As the narrator of the novel as well as the protagonist, Bone is recalling past events. The fact that she can see humor in the peculiar circumstances of her birth, her raid on Woolworth’s, and her venture into religion indicates that by the time she tells her story, Bone has recovered her zest for life. Yet it is clear that at the time it occurred, Glen’s abuse warped her personality. Not only was she forced to detach her mind from her body so that she could endure the beatings, but in guarding her secret, she also had to withdraw from the people who loved her. Bone describes how through all of this she clung to her sense of identity, so that, once freed from Glen and from her own rage, she could once again love life.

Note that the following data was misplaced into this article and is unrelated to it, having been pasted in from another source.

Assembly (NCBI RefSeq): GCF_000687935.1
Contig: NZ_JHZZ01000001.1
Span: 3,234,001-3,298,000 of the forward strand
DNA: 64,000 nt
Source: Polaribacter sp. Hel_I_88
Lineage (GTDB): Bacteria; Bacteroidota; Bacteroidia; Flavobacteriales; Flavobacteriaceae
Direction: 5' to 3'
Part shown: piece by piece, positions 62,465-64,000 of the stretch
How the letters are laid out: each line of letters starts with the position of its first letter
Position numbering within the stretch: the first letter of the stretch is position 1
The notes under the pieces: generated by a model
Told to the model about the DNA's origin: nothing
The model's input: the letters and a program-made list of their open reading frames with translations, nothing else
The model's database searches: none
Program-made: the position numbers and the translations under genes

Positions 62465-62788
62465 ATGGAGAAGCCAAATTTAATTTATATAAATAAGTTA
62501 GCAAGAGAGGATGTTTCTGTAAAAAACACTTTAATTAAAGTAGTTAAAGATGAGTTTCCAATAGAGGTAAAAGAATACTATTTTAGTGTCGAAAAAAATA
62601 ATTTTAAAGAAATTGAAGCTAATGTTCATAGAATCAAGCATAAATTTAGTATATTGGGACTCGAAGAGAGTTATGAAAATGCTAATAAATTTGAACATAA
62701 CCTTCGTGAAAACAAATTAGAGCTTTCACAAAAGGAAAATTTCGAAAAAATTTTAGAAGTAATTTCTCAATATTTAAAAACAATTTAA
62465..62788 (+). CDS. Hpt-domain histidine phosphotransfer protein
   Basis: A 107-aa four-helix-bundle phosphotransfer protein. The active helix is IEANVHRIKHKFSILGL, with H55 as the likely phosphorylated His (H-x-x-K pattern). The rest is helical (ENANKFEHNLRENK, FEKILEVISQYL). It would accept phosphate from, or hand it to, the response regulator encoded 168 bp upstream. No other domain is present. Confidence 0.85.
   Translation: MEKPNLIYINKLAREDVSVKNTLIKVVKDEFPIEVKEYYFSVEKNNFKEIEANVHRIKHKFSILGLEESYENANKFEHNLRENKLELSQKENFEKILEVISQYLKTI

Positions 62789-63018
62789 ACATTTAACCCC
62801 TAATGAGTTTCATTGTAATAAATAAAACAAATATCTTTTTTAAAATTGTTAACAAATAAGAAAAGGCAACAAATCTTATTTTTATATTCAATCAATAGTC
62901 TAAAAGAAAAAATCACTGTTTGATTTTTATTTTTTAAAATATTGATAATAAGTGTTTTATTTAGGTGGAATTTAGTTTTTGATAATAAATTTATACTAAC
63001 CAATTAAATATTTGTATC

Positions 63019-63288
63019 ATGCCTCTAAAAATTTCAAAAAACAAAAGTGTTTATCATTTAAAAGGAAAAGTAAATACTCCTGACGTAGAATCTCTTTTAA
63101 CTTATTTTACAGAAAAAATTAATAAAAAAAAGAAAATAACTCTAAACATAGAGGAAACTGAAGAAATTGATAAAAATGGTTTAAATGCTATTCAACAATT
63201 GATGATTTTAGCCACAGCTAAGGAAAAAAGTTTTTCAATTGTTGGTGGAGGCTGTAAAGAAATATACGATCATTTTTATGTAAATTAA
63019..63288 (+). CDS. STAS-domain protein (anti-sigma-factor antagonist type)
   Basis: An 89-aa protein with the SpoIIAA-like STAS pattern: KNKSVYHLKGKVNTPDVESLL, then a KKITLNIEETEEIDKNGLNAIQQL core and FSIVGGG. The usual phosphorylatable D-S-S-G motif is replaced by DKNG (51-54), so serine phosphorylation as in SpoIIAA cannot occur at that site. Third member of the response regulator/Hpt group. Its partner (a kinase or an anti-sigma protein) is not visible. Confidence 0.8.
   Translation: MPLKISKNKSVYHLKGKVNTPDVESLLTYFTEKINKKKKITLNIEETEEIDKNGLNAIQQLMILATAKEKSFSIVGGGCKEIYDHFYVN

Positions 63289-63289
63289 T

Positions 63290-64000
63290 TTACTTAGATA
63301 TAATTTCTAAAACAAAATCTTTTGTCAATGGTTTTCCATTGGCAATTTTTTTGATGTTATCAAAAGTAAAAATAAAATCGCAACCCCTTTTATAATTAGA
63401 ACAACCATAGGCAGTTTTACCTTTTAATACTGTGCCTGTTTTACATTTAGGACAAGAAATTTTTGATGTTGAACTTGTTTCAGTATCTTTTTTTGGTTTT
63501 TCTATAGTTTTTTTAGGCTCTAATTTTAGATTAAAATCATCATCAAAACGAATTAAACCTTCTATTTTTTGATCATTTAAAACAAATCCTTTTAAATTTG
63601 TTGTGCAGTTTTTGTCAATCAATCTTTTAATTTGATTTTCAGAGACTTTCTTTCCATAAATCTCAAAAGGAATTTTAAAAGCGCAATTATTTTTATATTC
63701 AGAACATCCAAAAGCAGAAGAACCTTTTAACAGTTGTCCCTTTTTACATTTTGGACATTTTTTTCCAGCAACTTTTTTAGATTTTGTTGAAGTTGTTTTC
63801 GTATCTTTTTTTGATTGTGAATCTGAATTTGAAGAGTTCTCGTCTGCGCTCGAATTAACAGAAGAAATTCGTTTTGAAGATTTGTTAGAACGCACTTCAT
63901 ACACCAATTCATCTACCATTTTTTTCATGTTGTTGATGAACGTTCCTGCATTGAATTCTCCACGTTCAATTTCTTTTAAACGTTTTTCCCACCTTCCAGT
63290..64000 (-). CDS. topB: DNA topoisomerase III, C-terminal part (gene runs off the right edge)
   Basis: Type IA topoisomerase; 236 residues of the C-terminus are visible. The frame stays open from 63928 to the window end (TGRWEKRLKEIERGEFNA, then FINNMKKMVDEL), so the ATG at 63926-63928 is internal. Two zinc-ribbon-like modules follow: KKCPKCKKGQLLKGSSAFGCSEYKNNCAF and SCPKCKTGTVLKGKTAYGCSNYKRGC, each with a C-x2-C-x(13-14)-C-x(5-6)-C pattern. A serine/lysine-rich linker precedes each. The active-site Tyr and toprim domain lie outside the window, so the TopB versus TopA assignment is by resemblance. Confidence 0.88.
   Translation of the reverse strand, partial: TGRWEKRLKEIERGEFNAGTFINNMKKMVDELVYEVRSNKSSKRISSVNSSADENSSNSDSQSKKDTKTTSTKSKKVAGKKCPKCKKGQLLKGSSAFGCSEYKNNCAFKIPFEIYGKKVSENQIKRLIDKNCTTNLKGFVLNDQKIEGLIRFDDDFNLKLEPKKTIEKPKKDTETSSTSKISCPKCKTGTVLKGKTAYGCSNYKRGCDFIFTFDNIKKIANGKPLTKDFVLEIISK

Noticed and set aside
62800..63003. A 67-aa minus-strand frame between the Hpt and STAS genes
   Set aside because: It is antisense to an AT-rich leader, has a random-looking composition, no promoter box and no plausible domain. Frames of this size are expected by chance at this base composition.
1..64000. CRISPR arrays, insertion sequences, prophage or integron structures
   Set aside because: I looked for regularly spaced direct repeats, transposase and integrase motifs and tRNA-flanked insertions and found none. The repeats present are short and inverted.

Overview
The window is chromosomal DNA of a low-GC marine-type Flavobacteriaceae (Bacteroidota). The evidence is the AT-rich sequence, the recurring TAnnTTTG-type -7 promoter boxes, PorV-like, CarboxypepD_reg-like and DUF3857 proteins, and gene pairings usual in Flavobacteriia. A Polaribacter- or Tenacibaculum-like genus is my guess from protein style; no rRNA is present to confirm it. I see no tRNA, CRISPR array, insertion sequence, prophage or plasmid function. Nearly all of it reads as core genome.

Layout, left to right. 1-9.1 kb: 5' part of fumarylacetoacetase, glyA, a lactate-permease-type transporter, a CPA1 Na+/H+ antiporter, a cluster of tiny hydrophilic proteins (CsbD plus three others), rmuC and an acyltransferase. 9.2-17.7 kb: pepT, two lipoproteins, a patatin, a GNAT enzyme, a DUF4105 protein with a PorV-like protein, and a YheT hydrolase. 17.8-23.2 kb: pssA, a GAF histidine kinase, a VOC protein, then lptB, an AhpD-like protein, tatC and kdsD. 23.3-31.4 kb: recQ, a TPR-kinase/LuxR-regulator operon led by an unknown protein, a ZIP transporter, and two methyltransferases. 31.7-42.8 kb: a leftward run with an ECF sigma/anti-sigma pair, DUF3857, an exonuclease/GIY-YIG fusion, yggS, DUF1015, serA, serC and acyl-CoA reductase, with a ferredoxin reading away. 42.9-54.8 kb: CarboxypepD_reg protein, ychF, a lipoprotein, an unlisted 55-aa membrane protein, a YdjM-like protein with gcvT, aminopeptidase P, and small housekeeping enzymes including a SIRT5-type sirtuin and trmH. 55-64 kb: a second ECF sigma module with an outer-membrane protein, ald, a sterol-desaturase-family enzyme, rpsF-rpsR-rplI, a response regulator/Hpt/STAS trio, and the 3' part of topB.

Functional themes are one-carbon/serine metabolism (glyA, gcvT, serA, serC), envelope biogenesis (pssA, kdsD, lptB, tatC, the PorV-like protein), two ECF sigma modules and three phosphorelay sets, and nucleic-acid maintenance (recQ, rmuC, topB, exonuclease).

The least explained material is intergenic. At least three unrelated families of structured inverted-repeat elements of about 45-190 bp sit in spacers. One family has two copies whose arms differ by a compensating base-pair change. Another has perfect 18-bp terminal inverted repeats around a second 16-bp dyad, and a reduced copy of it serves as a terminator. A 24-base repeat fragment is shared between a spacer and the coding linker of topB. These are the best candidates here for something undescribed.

Anney is a pretty, tender-hearted woman whose flaws are generally perceived as virtues. It is her irrational optimism that first propels her into marriage to Glen and then keeps her believing that he and his luck will change. It is her tenderness toward the weak that makes it impossible for her to turn Glen away. Ironically, though Anney lacks clearsightedness, she does, like all the other Boatwright women, have strength.
Glen, the villain of the story, is incapable of love and rules his life by his own needs. Because he has been rejected by his own family, he needs Anney’s love; because he sees Bone as a rival for her mother’s affection, he needs to destroy her. Although Allison makes his motivations clear, by the time...
(The entire section is 465 words.)